In an implementation, the user 185 may go to a merchant 160, such as a supermarket, drugstore, discount store, financial services company (e.g., Western Union, MoneyGram, etc.), casino, and the like, and provide the deposit card 190 and cash to the merchant 160. The merchant 160 takes the cash and associates the cash with the deposit card 190 (e.g., rings up a purchase of a “deposit to the account associated with the card”). The merchant 160 may obtain card data (e.g., card number, user name, etc.) from the deposit card 190 and verify the data using an electronic verification system, for example. In an implementation, the verification may be performed using a known financial card payment terminal or point of sale system with a communications link to the institution 102 and/or a card processor 170. The merchant 160 may also associate the deposit (e.g., the purchase) with the institution 102 where the cash is being deposited.

In an implementation, the merchant 160 may provide the card data along with an amount of the deposit and/or funds (or payment data pertaining to the funds) to a card processor 170 (which may be separate from the institution 102 and institution system 105 or comprised within the institution 102 or institution system 105, depending on the implementation). The card processor 170 may verify that the card data is valid and initiate a transaction with the institution 102 to deposit the funds into the deposit account 180 that is tied to the card number of the deposit card 190. In an implementation, the card processor 170 may provide a conversion service to translate the card number of the deposit card 190 to an account number of the deposit account 180, and may deposit the funds into the deposit account 180.

In an implementation, the card processor 170 may collect payment data directed to the deposit and transmit payment data to a transaction collection system that may receive payment data from a distributed network in communication with a plurality of merchants to receive payment data from the plurality of merchants including the merchant 160. Using the payment data, the funds from the deposit may be provided to the institution 102 for deposit into the deposit account 180.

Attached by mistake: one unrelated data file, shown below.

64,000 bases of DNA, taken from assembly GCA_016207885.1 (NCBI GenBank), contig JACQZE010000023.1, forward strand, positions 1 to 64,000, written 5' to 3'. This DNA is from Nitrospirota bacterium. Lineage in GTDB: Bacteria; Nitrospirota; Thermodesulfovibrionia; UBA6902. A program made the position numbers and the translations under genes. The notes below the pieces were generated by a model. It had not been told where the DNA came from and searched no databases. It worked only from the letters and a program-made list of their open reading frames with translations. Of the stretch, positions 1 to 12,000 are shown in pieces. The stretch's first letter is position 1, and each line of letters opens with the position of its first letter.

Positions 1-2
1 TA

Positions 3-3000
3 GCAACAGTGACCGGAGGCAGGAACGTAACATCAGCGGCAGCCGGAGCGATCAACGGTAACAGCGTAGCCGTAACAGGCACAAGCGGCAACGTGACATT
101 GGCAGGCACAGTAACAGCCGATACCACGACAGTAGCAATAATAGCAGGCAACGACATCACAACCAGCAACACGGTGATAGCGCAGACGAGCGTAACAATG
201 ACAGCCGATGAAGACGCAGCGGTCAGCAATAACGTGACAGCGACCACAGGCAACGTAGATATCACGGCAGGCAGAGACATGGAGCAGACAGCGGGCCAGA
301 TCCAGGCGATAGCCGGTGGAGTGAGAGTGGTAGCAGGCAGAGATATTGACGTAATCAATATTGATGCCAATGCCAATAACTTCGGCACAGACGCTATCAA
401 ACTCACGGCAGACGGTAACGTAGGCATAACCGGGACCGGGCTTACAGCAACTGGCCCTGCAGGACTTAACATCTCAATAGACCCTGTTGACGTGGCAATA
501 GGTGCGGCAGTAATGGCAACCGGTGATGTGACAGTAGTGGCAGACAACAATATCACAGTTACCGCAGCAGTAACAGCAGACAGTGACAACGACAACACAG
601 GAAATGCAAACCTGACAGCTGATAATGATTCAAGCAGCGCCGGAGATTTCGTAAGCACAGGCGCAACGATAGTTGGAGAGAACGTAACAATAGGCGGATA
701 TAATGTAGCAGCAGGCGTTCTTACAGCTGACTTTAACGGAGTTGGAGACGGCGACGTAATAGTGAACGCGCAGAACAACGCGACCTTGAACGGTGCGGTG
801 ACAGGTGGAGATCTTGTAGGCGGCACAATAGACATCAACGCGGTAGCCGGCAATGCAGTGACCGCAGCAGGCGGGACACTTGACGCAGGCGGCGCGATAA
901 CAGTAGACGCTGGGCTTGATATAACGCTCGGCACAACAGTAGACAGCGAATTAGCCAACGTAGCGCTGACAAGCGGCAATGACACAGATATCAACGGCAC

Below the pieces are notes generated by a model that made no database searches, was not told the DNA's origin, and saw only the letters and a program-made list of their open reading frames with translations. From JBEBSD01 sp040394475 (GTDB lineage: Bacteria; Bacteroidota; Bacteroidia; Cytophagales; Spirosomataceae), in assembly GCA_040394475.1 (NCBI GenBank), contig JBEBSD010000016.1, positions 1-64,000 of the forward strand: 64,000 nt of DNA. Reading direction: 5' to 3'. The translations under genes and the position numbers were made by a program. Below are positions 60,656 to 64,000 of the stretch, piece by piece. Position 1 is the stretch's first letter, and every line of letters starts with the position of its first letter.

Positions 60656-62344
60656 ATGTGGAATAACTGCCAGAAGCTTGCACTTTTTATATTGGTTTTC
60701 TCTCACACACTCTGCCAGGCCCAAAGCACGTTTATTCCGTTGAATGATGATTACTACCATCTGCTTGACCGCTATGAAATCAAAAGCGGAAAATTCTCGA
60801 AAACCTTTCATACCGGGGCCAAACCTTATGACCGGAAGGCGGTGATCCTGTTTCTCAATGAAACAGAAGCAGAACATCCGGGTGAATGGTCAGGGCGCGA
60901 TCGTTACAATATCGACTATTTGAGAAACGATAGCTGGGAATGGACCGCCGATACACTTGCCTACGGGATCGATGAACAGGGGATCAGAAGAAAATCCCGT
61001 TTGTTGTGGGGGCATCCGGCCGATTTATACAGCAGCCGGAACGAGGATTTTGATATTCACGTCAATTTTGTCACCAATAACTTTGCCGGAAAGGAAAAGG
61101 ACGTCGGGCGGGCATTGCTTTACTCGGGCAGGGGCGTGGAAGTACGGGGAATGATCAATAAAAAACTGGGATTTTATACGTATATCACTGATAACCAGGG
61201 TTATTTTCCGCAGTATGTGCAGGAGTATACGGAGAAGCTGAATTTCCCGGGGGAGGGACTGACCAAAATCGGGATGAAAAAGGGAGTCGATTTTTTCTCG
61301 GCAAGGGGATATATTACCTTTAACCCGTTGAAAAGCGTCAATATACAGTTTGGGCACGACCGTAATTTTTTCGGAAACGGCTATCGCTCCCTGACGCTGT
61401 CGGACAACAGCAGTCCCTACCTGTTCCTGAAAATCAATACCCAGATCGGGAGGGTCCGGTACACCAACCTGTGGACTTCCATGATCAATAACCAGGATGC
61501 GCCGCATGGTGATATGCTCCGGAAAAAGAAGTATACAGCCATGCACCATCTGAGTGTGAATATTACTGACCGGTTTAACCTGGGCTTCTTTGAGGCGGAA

Upon receipt and approval of the card data, account data, payment data, and/or funds, the institution 102 may credit the funds to the deposit account 180. In this manner, the user 185 may deposit cash into their deposit account 180 without visiting a bank or an automated teller machine (ATM).

The deposit card 190 may be act as a sweep card that can be loaded at the merchant 160. In an implementation, a sweep account 192 may be provided, e.g., by the institution 102, that is associated with the deposit card 190. The user 185 may provide the deposit card 190 and the cash to the merchant 160 for loading with the funds of the cash. The merchant 160 may send the card data and the funds to the card processor 170 for loading the funds onto the deposit card 190. When the deposit card 190 is loaded, the funds may be loaded into the sweep account 192 associated with the deposit card 190 and swept (e.g., immediately) from the sweep account 192 to the deposit account 180. Thus, the deposit card 190 carries no value and is unidirectional as it may only be used for deposits.

The institution system 105 may provide the user 185 with information pertaining to merchants who may accept a cash deposit, such as which merchants are close to a particular location (e.g., the user's residence address, a current location of the user 185, etc.).

The merchant 160 may have a merchant computing device 166 and a communications module 162. The merchant computing device 166 may be used to read card data from the deposit card 190 (e.g., by the merchant 160 swiping the deposit card 190 through a magnetic reader, smart card reader, or point of sale terminal associated with the merchant computing device 166) or the merchant 160 may enter card data into the merchant computing device 160. The merchant 160 may also enter an amount of the deposit into the merchant computing device 160. The merchant computing device 160 may communicate with the card processor 170 and the institution system 105 over a communications network (e.g., intranet, Internet, LAN, WAN, WiFi, a PSTN, cellular, VOIP, etc.) via the communications module 162, for example. An example merchant computing device is described with respect to FIG. 5.